Turkey's reformist government decided to delay the implementation of its new penal code, as a result of criticism from groups fearing the measure would threaten press freedom. The most controversial articles called for five-year jail terms for journalists who criticized the state, or revealed state secrets.
Turkish journalists hailed Thursday's decision to delay implementation of the penal code as a victory for the free press. The new penal code that was to go into effect Friday, has been pushed back to June 1, pending approval by parliament.
The legislation was re-written to bring the Turkish justice system in line with EU standards, in hopes of boosting its chances of joining the European Union. EU leaders widely praised the revision, and agreed in December to start membership negotiations with Turkey October 3.
The legislation includes expanded rights for women, and stiffer penalties for torturers, but critics say some of the changes are a step backward for free expression. Thousands of journalists have taken to the streets in recent days to demonstrate against the legislation.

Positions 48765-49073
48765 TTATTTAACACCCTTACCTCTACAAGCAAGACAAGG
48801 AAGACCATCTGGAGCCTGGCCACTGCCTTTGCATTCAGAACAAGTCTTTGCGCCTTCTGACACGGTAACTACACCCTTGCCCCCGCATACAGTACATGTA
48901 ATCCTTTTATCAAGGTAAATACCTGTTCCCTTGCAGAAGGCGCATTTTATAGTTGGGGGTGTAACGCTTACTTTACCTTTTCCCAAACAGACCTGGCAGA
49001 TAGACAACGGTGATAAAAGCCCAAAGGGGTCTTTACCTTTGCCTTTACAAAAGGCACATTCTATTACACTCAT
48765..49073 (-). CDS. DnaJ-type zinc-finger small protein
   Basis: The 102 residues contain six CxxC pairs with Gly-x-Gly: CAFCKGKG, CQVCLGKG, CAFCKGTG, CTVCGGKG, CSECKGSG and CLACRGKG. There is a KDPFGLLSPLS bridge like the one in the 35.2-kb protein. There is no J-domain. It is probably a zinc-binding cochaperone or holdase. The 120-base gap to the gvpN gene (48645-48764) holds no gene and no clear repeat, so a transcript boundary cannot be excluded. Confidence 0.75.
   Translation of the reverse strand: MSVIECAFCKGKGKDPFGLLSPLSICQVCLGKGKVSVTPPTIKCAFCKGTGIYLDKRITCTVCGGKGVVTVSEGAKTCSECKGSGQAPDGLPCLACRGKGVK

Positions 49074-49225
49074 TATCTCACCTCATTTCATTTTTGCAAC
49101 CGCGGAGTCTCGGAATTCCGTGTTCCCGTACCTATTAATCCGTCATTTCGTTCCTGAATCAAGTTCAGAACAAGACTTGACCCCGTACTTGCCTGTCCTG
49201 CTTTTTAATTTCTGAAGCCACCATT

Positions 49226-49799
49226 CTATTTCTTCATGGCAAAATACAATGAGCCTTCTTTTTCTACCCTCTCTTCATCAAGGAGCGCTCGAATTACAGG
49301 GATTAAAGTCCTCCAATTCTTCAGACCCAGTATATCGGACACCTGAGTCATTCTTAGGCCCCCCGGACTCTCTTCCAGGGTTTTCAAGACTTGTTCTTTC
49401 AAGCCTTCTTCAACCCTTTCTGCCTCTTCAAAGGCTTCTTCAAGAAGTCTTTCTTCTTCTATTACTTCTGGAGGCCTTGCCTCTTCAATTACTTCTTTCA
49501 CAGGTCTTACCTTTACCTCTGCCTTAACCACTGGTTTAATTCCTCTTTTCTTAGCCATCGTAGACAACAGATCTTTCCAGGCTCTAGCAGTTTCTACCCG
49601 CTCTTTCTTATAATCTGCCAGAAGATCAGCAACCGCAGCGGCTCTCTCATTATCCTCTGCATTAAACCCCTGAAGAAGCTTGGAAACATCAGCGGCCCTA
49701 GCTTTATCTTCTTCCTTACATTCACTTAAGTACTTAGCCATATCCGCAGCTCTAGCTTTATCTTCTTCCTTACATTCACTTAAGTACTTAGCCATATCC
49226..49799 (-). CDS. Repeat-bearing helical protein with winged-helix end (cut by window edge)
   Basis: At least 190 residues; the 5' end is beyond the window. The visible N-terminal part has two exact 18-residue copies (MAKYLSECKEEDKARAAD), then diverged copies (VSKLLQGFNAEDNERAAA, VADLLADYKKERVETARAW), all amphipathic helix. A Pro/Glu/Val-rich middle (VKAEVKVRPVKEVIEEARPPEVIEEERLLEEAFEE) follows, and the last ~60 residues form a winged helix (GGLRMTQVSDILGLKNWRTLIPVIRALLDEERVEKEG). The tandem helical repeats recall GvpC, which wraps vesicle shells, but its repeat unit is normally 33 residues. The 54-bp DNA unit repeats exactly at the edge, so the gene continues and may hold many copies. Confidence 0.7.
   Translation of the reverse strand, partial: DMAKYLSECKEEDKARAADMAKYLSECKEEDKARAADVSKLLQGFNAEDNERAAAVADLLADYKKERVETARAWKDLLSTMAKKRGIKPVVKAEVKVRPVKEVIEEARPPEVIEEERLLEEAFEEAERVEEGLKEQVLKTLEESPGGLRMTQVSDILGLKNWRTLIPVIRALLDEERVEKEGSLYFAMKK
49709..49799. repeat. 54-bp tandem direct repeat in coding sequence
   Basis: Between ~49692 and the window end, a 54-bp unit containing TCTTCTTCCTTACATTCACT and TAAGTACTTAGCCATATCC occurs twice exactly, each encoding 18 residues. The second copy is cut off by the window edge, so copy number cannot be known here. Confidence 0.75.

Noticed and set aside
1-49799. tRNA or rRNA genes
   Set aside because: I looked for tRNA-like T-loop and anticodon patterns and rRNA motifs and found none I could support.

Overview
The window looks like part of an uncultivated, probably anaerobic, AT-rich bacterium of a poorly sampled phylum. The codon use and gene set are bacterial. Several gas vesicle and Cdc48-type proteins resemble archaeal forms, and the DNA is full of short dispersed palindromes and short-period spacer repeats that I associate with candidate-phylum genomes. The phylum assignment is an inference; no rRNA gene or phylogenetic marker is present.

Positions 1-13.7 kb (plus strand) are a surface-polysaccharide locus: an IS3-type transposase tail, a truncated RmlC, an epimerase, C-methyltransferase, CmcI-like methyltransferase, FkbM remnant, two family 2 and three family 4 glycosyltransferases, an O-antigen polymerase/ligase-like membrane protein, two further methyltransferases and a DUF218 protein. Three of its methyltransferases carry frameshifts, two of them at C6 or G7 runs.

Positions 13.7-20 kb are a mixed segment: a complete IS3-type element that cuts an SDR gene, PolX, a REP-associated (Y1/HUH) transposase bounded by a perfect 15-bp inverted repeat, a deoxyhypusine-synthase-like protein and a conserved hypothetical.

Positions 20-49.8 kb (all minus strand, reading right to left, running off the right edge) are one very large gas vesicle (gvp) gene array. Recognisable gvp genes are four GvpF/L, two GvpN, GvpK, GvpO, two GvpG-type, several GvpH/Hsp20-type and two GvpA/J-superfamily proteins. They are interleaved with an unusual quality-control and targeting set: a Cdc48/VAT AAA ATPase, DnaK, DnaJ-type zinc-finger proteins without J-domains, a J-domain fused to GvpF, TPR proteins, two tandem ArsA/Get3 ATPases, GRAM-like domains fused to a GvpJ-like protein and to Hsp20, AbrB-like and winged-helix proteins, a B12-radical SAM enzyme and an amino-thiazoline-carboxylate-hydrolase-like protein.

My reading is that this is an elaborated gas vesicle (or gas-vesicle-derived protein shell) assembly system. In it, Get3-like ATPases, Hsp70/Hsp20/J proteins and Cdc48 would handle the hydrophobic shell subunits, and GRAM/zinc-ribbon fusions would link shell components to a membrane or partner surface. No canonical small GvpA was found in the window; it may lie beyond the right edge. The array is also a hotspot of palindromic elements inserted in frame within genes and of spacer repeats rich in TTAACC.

Analysts say the government's decision to delay implementation of the code was influenced as much by the media campaign as by pressure from the European Union.
Turkish Prime Minister Recep Tayyip Erdogan acknowledged during a trip to Morocco Thursday that his government had decided on a postponement of "45 to 60 days after demands from some institutions."